One of my goals this summer is to keep my kids interested and engaged in school related topics. While I think creative play and having an awesome time at camp is important, I want to make sure they are going to be ready for the school year come August 27th. So, I decided to take my handy little Teacher Planner that I got for free LAST summer from Lakeshore Learning and started making plans for the next 3 months. I have three areas for A & I – Reading, Math, and Science. Each weekday we’ll do an activity in Reading that is age appropriate. For example, A will learn sight words (5 per week) and we’ll look them up in magazines, stories, learn to spell them and say them. Little Man I will learn the letters of the alphabet and will do tracing activities, dot markers, highlighting letters in a search and find worksheet, etc. Then every other day we’ll switch between math and science. I think both are equally important but having all three subjects EVERY DAY will become very overwhelming and boring. Luckily, I have the luxury of changing the “program” as often I want.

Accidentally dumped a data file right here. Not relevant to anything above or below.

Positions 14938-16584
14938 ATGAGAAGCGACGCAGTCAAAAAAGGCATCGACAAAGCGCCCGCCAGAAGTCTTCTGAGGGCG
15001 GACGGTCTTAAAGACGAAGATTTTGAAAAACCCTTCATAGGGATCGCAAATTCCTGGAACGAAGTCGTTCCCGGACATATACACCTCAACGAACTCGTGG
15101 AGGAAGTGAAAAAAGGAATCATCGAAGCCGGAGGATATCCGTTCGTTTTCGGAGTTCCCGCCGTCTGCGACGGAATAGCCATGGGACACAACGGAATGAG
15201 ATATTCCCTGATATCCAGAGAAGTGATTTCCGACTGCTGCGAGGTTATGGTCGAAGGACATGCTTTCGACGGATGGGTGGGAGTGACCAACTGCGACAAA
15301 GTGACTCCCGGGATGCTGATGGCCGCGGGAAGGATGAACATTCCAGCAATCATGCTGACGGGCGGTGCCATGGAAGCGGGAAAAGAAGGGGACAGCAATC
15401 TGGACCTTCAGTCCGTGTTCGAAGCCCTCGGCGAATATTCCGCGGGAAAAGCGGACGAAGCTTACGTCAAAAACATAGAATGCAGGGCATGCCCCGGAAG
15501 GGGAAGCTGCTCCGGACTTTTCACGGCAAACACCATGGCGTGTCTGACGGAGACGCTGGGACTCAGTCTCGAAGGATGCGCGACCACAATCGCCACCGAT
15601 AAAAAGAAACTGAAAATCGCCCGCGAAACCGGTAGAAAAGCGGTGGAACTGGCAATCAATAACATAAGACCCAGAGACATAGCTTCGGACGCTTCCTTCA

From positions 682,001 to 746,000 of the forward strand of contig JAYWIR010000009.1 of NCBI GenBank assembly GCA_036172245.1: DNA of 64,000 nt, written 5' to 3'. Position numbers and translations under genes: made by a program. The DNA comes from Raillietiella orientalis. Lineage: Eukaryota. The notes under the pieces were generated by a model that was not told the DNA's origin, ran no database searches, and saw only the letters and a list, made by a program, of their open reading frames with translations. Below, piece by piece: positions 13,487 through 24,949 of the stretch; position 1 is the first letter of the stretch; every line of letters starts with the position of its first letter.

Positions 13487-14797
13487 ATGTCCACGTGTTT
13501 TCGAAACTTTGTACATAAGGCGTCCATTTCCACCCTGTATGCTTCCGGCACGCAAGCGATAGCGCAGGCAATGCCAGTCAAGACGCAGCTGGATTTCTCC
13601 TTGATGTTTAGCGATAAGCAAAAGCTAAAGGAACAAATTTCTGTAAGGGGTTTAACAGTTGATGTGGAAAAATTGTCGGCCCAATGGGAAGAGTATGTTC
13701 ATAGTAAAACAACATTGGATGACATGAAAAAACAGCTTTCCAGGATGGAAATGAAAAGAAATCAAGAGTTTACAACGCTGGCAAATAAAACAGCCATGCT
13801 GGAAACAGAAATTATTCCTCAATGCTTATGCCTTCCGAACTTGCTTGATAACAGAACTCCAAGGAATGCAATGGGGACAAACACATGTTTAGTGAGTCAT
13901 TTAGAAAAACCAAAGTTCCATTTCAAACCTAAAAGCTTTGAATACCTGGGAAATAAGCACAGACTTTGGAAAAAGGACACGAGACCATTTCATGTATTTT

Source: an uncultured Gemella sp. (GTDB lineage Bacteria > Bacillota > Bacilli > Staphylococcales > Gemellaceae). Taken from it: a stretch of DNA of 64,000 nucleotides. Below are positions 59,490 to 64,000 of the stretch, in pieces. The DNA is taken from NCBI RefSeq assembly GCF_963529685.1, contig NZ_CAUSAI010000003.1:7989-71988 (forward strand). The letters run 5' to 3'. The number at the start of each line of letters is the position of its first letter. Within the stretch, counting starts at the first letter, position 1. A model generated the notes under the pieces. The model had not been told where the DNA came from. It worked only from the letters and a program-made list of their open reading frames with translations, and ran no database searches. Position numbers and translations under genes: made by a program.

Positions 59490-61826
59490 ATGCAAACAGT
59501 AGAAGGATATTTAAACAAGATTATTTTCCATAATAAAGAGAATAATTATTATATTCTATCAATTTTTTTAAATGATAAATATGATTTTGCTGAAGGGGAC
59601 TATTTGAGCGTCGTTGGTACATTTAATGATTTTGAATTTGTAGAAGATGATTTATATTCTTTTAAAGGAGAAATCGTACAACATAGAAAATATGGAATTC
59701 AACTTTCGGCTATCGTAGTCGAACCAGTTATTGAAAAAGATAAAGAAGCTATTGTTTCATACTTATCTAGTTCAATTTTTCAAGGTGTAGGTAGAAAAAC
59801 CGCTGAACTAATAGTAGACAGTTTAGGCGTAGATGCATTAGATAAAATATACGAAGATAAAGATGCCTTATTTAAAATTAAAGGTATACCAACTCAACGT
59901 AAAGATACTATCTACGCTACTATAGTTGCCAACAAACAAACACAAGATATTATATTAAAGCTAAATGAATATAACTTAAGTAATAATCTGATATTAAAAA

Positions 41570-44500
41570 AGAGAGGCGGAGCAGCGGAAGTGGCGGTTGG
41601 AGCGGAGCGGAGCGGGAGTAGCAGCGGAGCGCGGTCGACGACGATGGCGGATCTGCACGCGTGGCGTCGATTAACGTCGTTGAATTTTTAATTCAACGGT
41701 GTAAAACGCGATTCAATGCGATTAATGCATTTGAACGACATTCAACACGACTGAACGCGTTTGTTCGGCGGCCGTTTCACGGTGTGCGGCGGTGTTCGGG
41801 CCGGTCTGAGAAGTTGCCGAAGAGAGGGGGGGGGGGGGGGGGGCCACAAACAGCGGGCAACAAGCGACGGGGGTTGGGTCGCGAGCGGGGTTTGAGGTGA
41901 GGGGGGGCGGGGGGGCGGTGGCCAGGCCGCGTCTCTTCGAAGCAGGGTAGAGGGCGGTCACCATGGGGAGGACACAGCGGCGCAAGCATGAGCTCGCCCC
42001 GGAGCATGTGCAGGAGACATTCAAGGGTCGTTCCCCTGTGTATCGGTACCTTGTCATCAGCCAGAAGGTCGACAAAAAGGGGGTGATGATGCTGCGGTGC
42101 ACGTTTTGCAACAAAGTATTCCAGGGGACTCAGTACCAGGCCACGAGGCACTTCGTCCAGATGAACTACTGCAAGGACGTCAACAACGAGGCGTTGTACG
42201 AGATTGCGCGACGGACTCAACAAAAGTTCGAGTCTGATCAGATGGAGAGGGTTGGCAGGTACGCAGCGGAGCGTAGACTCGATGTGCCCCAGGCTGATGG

First I started looking on Pinterest to get some ideas for activities for kindergarten and preschoolers. Tonight, for Science, I had the kids look at things that would dissolve. This was great because it didn’t cost much because I had most of the supplies. Here’s what you need:
- 6 things that will dissolve or not dissolve. I used sugar, flour, pepper, uncooked egg noodle, bread, and a cracker.
- A sheet to guess (aka hypothesize) whether or not the item will dissolve and then to record the actual result.
- A cup of water
- A stick (we used a chopstick..haha..Asian families)
- An excited and curious child
I got the little sample cups from Smart and Final for super cheap ($2 for 50, I think). Then I made my own record sheets for the kids. Before we started, I told them what the definition of “dissolve” was and asked them to tell me if they though the item was going to “disappear” in the water. Then I had them circle “yes” or “no”. Once they did that, I had the kids pour water into each of the cups (about 1/2 way) and then had them stir it with their (chop)stick. They were amazed at how some things dissolved and others didn’t. I think they understood the concept of the word. We recorded our hypothesis and then the actual result. They had some giggles, some brain neuron connections made, and enjoyed pouring all of the remaining stuff into one single cup to make a “yucky” mixture.